Microsoft’s bid to bring AI to every developer is starting to make sense
SEATTLE—For the third year in a row, Microsoft is heavily promoting machine-learning services at its Build developer conference. Over the three years, some of the language used around the services has changed—the “machine learning” term seems to have fallen out of favor, being replaced by the better-known “artificial intelligence,” and Microsoft has added many more services. But the bigger change is that ubiquitous intelligence now seems a whole lot more feasible than it did three years ago.
Three years ago, the service selection was narrow—a language service that identified important elements from natural language, speech-to-text and text-to-speech, an image-recognition service, a facial recognition service. But outside of certain toy applications, such as Microsoft’s age-guessing website, the services felt more than a little abstract. They felt disconnected from real-world applications.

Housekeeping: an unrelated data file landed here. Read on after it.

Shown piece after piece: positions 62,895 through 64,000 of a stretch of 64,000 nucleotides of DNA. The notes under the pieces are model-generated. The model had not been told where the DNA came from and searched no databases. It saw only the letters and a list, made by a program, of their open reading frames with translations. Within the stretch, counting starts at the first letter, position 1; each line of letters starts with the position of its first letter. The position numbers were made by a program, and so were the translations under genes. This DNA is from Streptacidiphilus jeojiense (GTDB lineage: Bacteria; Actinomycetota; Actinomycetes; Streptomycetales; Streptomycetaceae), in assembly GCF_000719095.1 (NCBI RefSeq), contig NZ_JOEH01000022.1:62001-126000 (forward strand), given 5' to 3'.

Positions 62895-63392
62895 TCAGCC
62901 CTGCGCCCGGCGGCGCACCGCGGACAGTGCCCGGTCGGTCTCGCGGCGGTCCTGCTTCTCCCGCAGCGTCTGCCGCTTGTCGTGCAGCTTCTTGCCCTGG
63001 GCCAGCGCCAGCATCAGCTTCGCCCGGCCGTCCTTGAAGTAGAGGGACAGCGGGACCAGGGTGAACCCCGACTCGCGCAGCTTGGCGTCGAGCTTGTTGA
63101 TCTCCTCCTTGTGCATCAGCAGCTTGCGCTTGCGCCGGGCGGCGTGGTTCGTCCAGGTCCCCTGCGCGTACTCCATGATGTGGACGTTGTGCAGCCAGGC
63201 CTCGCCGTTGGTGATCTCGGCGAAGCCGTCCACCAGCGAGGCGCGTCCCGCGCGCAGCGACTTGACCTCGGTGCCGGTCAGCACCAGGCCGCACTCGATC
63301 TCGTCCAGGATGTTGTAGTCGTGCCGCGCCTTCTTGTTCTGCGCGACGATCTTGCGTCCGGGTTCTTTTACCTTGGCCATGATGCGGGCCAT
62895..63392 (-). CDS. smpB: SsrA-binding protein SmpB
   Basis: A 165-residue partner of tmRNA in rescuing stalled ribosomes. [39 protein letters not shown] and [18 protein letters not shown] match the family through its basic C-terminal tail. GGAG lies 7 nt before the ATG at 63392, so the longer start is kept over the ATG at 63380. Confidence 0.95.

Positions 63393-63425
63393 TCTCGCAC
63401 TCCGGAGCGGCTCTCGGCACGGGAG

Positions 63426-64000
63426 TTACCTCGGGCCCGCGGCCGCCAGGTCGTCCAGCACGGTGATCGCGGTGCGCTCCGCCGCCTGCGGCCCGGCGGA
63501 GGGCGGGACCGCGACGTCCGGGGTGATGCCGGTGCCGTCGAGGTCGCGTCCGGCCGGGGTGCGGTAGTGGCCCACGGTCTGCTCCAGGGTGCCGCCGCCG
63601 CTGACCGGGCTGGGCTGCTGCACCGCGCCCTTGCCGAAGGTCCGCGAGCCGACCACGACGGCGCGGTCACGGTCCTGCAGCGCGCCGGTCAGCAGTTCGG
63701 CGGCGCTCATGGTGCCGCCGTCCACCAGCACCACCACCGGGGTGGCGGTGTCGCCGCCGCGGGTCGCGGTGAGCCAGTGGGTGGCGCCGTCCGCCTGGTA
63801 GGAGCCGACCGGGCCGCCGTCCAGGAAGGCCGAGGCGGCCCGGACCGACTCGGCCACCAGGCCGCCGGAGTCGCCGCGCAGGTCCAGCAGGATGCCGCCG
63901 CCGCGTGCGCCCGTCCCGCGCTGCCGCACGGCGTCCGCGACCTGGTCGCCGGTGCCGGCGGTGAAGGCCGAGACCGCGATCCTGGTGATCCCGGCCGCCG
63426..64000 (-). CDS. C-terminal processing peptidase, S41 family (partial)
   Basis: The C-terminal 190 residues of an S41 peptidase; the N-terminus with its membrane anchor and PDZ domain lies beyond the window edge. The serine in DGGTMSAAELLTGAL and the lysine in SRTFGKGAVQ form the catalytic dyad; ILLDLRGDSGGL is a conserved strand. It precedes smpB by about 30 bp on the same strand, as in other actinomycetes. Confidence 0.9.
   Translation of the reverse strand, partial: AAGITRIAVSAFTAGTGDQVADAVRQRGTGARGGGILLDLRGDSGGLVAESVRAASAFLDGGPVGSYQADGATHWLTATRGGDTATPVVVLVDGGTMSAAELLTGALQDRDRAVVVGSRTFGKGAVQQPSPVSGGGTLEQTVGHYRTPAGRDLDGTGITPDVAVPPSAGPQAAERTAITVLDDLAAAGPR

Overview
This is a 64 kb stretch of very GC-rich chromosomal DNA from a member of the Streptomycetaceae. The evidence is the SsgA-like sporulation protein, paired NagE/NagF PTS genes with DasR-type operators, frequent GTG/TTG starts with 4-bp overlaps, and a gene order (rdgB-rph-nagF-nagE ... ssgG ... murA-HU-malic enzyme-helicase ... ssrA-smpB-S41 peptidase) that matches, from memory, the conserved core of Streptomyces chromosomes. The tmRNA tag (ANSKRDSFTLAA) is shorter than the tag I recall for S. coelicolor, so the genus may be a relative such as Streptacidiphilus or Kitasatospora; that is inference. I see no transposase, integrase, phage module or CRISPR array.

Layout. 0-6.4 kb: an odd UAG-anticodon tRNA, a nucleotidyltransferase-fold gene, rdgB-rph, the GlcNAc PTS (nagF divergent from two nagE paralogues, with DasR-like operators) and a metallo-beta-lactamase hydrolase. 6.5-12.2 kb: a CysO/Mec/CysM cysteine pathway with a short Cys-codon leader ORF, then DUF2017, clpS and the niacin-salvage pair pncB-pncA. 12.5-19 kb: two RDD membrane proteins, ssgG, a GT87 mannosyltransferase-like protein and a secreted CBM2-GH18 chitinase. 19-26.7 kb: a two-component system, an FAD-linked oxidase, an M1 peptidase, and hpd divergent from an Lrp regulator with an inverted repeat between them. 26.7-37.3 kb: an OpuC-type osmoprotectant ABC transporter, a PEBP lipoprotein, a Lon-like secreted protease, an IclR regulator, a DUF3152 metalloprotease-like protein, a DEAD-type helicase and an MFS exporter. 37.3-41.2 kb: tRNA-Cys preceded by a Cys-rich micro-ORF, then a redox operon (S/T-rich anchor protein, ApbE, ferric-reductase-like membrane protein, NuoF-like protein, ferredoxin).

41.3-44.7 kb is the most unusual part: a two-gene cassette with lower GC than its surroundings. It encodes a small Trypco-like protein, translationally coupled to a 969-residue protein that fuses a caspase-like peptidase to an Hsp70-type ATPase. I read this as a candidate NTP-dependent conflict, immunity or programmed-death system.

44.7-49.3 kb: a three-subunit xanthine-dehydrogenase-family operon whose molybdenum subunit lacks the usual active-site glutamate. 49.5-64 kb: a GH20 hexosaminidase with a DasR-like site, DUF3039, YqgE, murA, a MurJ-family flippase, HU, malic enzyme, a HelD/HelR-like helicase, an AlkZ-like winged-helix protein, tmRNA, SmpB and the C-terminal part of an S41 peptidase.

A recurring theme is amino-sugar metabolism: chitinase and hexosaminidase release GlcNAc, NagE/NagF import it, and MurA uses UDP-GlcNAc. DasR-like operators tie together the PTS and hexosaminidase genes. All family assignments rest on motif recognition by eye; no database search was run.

Last year, the services took shape a little more. The bot bandwagon was just getting started, with Microsoft offering a framework for developers to build their own chatbots, and the right plumbing components have been published to hook those bots up to things like Skype and Teams. The appeal of the bots seemed perhaps limited, but other components that were displayed, such as a training user interface to help refine the language-understanding service, looked more promising. They showed ways in which a developer who wasn’t an expert in machine learning or artificial intelligence could not just build systems that used machine-learning components, but which tailored those components to tackle the specific problem area the developer was interested in.